Book Review – The Many Deaths of Jo Grant

  • Title: The Many Deaths of Jo Grant
  • Series: Doctor Who Companion Chronicles
  • Author: Cavan Scott and Mark Wright
  • Director: Lisa Bowerman
  • Characters: Jo Grant, Rowe (guest), Third Doctor
  • Cast: Katy Manning, Nicholas Asbury (Rowe)
  • Date Reviewed on GoodReads: 09/27/2017

**Spoiler Alert** The Many Deaths of Jo Grant is an audio in Big Finish’s Companion Chronicles series. The story opens at UNIT HQ, where the Brigadier is upset because the Doctor has left in the TARDIS and he needs him. Jo is waiting for the Doctor to return. But when the Doctor does return he brings a baby alien princess whom he’s rescued from her planet which has been invaded by fierce alien conquerors. No sooner than the Doctor arrives though than the aliens also arrive, threatening to destroy Earth to get to the baby. UNIT fights off the aliens who teleport in to HQ as well as their space ship, but the aliens have fantastic weapons. Jo, the Doctor, the child, and an UNIT soldier named Private Rowe try to leave. Jo sees the Doctor in danger and sacrifices herself to save him.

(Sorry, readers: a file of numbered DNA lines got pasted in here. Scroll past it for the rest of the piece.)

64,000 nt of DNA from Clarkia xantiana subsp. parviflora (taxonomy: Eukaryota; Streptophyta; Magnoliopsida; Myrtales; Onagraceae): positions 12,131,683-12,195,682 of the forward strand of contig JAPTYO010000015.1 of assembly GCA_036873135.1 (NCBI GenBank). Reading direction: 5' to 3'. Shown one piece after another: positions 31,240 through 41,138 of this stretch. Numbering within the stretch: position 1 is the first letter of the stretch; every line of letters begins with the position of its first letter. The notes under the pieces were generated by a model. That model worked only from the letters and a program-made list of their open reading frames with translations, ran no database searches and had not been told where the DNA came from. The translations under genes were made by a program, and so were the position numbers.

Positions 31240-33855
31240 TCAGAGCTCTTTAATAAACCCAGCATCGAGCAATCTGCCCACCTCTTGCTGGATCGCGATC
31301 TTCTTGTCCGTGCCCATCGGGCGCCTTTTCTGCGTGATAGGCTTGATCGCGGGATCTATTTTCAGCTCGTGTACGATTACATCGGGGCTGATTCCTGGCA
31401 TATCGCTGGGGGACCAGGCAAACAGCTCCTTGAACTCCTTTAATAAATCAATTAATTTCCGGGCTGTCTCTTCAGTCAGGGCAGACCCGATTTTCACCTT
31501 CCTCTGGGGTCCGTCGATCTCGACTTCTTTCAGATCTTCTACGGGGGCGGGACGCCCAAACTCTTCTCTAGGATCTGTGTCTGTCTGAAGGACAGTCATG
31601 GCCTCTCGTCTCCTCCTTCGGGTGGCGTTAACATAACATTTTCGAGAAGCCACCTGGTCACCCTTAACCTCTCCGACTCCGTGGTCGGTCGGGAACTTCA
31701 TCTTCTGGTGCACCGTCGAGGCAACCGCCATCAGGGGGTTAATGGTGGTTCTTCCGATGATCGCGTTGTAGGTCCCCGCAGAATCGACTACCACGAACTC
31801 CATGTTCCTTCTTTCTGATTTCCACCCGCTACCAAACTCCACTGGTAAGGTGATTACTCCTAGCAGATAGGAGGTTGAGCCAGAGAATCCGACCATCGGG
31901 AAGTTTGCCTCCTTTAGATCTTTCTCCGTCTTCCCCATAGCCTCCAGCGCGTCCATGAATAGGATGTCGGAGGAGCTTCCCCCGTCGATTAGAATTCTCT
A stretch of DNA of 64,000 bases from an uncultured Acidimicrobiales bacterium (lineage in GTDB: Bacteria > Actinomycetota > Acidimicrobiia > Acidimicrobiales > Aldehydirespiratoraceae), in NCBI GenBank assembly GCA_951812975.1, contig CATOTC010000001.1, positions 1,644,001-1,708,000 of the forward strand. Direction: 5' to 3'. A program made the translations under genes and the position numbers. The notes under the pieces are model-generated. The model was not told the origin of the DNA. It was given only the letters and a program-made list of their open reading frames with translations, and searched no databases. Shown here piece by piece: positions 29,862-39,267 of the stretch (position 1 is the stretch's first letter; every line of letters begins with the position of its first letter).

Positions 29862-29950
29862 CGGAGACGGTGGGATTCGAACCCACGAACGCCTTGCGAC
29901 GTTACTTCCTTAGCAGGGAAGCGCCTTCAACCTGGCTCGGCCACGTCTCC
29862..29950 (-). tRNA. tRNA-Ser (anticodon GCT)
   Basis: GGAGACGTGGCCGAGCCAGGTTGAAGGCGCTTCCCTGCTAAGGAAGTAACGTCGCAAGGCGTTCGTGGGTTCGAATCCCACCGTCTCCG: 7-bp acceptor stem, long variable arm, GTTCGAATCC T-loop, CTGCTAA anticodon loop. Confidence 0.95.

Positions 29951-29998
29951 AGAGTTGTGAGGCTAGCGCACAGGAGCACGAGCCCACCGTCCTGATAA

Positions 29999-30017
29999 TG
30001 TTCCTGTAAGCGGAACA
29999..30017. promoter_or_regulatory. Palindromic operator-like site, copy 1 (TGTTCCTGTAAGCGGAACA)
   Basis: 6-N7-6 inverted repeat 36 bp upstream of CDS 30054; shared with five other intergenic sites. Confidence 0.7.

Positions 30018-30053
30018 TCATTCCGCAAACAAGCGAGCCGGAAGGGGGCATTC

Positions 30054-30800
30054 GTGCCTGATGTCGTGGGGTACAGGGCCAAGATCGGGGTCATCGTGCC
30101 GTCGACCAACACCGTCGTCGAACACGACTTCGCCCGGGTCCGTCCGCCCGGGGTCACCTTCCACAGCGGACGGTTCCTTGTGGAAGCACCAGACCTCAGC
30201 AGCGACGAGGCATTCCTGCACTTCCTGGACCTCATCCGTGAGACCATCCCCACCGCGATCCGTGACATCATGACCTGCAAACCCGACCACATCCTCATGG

Two more vignettes follow – in one Jo dies, thrown into a pit to be eaten by a giant mouth (it sounded similar to the creature in Return of the Jedi that Jabba threatens to thrown Luke into.) In another instance, Jo again sacrifices herself – to save an alien planet, after the Doctor is unable to do it because he’s knocked out.

But each time, in each vignette, there are two re-occurring figures: Rowe, and a space-suited figure with a mirrored faceplate that only reflects Jo’s own face – not allowing her to identify the figure inside the suit. Jo also keeps experiencing deja vu.